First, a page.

As a political newcomer, Ron Hale struggled to stand out this year in a crowded race to join the Texas Railroad Commission, which regulates oil and gas. Perhaps a billboard, radio spot or other expensive advertising may have helped.
But in the lead up to the Republican primary, Hale, who runs a private security firm, did the unthinkable: He says he told a handful of folks who run mom-and-pop petroleum companies to keep the small donations they offered his campaign.
The reason? Plunging oil prices that have brought Texas drilling fields to a near standstill.
“From my perspective, it was easier to tell them no,” said Hale, who raised fewer than $3,000 and spent thousands of his own dollars before a third place finish on Super Tuesday. “I know how bad they were hurting down there.”
Hale’s was hardly the only Texas campaign touched by the dramatic downturn in the oil and gas sector.
Campaign contributions from petroleum interests help fuel the state’s power and relevance in Republican national politics. But operatives are seeing early signs that the collapsing oil market has also depressed the sector's political contributions.
Evolving campaign finance laws and fundraising practices make it difficult to make cycle-to-cycle to comparisons. But what is clear from nearly two dozen interviews with state and national Republican operatives, candidates and oil industry insiders is that donors are increasingly telling campaigns “no.”
“The sense I get is, it has had some adverse impact on political contributions,” said U.S. Rep. Bill Flores, R-Bryan and a former drilling company executive. “My expectation is that it will continue to get more pronounced the longer oil prices stay down.”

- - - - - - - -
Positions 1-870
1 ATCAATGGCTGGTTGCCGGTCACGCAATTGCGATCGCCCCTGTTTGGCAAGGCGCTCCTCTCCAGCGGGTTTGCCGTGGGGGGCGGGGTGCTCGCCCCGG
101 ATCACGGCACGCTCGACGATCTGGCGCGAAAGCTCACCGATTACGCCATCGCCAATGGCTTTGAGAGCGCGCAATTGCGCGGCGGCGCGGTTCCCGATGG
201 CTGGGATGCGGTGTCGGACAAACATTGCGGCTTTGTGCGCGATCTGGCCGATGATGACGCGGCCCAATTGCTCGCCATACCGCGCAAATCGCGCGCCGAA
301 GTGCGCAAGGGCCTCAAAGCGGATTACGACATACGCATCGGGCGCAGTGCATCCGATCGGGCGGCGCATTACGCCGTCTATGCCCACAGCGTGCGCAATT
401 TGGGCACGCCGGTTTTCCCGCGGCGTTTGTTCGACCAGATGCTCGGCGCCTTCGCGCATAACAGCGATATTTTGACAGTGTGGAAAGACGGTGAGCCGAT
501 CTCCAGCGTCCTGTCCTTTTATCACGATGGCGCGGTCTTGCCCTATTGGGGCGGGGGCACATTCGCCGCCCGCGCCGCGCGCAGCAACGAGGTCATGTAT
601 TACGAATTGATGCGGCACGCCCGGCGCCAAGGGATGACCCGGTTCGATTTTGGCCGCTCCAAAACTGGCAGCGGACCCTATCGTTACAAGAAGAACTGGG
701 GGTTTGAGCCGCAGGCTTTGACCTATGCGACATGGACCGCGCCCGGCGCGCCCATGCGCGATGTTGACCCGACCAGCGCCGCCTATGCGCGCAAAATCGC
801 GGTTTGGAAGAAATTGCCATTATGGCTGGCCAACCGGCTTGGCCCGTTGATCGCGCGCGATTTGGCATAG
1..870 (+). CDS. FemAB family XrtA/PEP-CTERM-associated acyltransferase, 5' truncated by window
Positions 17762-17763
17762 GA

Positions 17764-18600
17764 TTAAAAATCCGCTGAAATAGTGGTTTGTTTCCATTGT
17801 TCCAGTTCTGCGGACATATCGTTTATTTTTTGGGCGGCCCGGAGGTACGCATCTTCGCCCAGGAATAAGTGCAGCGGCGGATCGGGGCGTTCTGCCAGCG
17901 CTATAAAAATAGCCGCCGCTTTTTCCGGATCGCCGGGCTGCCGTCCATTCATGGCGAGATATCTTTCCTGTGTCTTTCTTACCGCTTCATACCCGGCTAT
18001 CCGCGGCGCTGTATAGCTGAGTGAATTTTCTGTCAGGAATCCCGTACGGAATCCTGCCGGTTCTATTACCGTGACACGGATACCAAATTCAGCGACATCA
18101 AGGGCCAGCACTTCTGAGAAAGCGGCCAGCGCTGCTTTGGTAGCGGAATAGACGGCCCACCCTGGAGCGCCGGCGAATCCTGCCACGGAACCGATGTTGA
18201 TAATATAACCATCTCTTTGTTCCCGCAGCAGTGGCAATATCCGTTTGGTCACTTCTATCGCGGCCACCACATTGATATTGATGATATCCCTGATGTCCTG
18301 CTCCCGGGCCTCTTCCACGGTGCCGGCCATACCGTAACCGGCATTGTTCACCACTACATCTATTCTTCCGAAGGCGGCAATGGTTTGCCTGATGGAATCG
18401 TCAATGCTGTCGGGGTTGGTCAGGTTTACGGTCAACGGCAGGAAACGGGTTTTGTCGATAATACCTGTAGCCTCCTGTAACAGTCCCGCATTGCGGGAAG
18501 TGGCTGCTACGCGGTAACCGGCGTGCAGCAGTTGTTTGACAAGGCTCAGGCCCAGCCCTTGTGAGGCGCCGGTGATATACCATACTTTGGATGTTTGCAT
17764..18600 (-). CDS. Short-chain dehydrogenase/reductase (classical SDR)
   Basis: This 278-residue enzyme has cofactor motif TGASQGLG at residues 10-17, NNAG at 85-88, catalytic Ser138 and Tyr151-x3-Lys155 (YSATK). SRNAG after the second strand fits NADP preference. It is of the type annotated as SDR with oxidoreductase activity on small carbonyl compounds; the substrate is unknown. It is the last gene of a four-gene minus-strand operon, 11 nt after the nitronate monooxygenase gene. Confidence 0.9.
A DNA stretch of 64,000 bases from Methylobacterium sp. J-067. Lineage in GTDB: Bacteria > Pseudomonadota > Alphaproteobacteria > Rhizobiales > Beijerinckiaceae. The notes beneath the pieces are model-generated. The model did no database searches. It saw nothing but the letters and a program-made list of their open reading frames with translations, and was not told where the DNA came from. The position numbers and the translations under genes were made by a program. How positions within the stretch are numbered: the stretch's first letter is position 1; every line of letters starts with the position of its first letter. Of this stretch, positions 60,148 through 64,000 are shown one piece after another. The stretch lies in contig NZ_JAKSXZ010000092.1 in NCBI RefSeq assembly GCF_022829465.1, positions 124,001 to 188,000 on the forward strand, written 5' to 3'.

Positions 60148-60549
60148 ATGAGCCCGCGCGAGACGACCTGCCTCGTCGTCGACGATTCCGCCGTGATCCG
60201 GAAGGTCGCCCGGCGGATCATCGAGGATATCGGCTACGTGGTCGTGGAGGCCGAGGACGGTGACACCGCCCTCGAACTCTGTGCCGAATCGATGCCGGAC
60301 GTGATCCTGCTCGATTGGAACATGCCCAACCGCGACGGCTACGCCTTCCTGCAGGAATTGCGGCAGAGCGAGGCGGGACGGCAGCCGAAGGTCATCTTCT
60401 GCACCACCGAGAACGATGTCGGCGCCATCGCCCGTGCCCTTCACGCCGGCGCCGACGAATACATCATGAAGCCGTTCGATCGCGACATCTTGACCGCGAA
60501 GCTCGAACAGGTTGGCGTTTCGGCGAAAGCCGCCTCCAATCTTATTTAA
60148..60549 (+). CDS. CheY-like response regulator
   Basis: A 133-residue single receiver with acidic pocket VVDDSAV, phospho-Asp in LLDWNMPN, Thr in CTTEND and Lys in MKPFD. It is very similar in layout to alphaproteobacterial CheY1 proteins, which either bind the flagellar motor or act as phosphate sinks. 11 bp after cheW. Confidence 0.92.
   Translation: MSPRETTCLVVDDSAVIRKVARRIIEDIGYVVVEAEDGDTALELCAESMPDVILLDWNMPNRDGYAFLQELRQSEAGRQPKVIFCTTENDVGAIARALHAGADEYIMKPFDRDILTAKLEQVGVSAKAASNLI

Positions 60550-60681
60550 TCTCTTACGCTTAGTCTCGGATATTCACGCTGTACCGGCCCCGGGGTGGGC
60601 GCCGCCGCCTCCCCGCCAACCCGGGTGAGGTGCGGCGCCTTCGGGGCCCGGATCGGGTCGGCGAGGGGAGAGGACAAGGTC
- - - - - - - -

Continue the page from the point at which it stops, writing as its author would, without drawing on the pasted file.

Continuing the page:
Oil and gas companies mostly donate to Republicans, and there is no widespread panic within GOP circles that the party or its candidates are lagging in fundraising. Even still, operatives say they have not seen anything like this in years.
Consider the Republican race for railroad commissioner.
Ahead of the 2014 primary, with West Texas crude prices trading at around $100 per barrel and shale fields rumbling with activity, donors poured more than $1.5 million into the accounts of four candidates, roughly half from the petroleum sector.
Two years later, another seat is open, but the landscape looks vastly different.
Now, prices are hovering around $36. They even dipped below $30 earlier this year. That free fall has stacked hundreds of rigs, triggered tens of thousands of layoffs and left many oilfield companies wading in a flood of red ink. And as operators choke back production, some are also pinching pennies with political campaigns.
Ahead of Super Tuesday, Hale wasn't the only candidate dealing with that reality. John Greytok, a longtime Austin attorney and lobbyist, took in about $187,000 to lead the pack in fundraising. But only $4,000 of that haul came from oil and gas connections. Former state Rep. Wayne Christian followed with $43,000. That sum included nearly $32,000 from three industry officials — the most by far in a seven-way race that was whittled down to a runoff between Christian and real estate magnate Gary Gates, who has self-funded his campaign.